Hidden Agenda (2001)

R   |    |  Action, Crime, Mystery

Hidden Agenda (2001) Poster

When the FBI can't protect a witness, it's up to ex-agent Price and his own protection program to take them under.




  • Dolph Lundgren in Hidden Agenda (2001)
  • Ted Whittall in Hidden Agenda (2001)
  • Dolph Lundgren in Hidden Agenda (2001)
  • Dolph Lundgren and Alan Fawcett in Hidden Agenda (2001)
  • Harry Standjofski in Hidden Agenda (2001)
  • Dolph Lundgren and Ted Whittall in Hidden Agenda (2001)

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User Reviews

30 December 2004 | supertom-3
| Surprisingly intelligent Dolph movie.
This movie was a surprise to me and I really liked it. Dolph at the time had, had a string of rubbish movies but this came along and had a little bit of depth and a good twisty plot. Think Enemy Of The State, with Eraser and a bit of martial arts. Dolph plays a former FBI agent who runs a witness relocation programme, where he basically hides people away and gives them new lives, for a nice large fee. At the same time he still has the FBI, CIA and NSA all on his case. The NSA allow Price (Lundgren) to use the complex computer system, Daedulas, which he developed, and in return Dolph has to do two jobs a year for them, hiding people they want hidden. The reason that Price now works independently is that he was working for the government hiding away some less than savoury characters and the Pentagon shut down the operation. The story here involves Price getting involved with a government witness, Paul Elkert, about to turn states evidence over a giant massive corporation Icarus (Some Greek mythological names in this film!) and their links to Russian mafia. At the same time the Russians want Elkert dead because he stole an obscene amount of money from them. Price reluctantly agrees to hide away Elkert, knowing full well that the Agencies will be sniffing around him, but Elkert offers him a lot of money and since Price's restaurant (the cover for his real work) is losing so much money, he needs it. So Price and his crew hide away Elkert, doing a real thorough job because the NSA have access to Daedulas and basically know where Prices clients end up. Price makes sure Elkert goes beyond the vanishing point. The problem is that Elkert could be being tracked by the Cleaner, an assassin responsible for many government hits. As the plot progresses Price realises there are people inside the agencies working against and soon suspects his best friend Sonny and Elkerts former assistant Renee as the cleaner, but who is it? The plot moves along nicely and although they allow it to get a bit convoluted at times, simply because its 2 hours of movie material crammed into 90 minutes, it has your requisite twists and some surprising intelligence. Prices organisation is believable, you'd trust him in real life to hide you away unlike the similar government operation in Schwarzeneggers Eraser which was written almost comic book like. Price is an intimidating character, not because Dolph Lundgrens 6,5ft frame of muscle is playing him but because he is an intelligent character. This isn't original stuff but there's a nice quick pace to the movie and as a techno thriller it is a good watch.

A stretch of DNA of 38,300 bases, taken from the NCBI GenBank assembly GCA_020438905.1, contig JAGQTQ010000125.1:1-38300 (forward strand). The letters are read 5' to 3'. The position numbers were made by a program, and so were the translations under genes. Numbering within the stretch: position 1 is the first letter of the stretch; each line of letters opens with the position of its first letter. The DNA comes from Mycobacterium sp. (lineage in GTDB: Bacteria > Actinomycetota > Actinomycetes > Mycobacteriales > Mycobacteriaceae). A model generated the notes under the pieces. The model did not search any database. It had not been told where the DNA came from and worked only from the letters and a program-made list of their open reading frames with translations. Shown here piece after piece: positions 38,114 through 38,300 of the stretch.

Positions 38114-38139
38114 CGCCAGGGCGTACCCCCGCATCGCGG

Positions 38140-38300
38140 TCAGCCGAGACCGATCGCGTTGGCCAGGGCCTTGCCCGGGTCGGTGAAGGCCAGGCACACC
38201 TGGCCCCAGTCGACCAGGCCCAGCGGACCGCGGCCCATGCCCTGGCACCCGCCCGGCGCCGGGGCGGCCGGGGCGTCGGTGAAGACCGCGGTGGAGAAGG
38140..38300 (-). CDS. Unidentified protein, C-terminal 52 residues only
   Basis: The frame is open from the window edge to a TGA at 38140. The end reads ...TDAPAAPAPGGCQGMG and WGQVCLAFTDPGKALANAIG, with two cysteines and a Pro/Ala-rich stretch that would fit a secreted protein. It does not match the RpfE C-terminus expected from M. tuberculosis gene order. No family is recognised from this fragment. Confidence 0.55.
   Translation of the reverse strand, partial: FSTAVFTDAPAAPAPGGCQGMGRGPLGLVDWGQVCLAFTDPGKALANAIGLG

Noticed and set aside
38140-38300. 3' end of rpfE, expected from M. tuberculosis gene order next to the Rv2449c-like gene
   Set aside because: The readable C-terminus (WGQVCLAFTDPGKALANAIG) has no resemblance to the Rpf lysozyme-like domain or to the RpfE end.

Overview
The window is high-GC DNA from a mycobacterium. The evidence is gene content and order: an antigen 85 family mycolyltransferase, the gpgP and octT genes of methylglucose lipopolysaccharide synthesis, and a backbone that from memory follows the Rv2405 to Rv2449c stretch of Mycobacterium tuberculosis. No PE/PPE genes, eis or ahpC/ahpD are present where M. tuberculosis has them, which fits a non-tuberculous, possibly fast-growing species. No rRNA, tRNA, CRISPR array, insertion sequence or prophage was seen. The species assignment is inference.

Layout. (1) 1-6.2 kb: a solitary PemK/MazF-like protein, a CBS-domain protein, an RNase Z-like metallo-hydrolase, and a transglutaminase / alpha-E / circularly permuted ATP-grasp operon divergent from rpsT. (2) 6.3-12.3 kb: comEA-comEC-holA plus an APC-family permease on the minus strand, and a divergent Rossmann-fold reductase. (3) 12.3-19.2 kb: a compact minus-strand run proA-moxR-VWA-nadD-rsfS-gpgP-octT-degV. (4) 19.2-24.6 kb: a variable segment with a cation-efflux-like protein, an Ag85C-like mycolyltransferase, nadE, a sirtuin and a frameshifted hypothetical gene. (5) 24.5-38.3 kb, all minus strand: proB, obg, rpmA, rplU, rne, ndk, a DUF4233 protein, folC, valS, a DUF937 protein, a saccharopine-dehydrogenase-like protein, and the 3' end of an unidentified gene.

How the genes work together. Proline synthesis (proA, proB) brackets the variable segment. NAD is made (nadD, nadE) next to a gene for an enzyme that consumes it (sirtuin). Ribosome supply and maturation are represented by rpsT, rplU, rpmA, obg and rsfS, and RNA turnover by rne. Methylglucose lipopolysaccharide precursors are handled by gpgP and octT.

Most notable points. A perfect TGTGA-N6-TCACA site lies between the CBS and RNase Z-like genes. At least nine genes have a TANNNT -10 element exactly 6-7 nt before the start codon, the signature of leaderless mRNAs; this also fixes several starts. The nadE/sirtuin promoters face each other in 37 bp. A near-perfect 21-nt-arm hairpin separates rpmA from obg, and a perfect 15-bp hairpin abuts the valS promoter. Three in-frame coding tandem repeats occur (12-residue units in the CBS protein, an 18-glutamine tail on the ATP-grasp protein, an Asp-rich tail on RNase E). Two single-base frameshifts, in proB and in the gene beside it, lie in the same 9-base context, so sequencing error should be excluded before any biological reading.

Action here is not as plentiful as some other Dolph films but since the film is primarily a thriller that isn't important. While the gunfights are strictly routine, with a decent one at the end, the opening action scene is very good, with a well choreographed airport chase, and there are some good fight scenes. Dolph is given free reign to use his martial arts, which is good and the fights are well done, with some crunching sound effects. The freeze frame fight scenes work at times but in others it is overused and breaks up the flow. As well as that the film has plenty of explosions and sells itself as a good Dolph movie.

The best part of the movie is the cinematography which has a nice gloss to it. Sylvain Braunt an Emmy nominee does a great job in making this film look far beyond the 5 million budget and giving at a nice sheen that Van Dammes considerably more lavish films have. Some scenes are extremely well shot and it just gives the film that techno thriller vibe. The direction is functional form Marc Grenier who keeps things moving well but occasionally he lacks conviction while the score is at times grating during the action. The non action score is nice with a tinny synth sound adding to the atmosphere. Another problem is the fact that during production it obviously snowed in Canada where it was filmed and throughout the picture Dolph and his peeps move around the country and no matter how much he moves throughout the states, it always seems to be snowing. For a movie this size they have to put up with the "shoot now or never!" scenario but that doesn't really detract too much.

The cast are good and that helps. In recent years the support cast in some Dolph films have been poor, particularly if you watch upcoming movie Retrograde. However everyone does a good job here and Dolph holds the line well, really doing well with his character and giving him an intensity. Overall this is a very professional effort that puts to shame many Hollywood productions and while its not original and borrows elements off other films it has a depth and level of research that many B-movies don't have. ***

Critic Reviews


Release Date:

21 July 2001



Country of Origin


Filming Locations

Montréal, Québec, Canada

Box Office


$5,000,000 (estimated)

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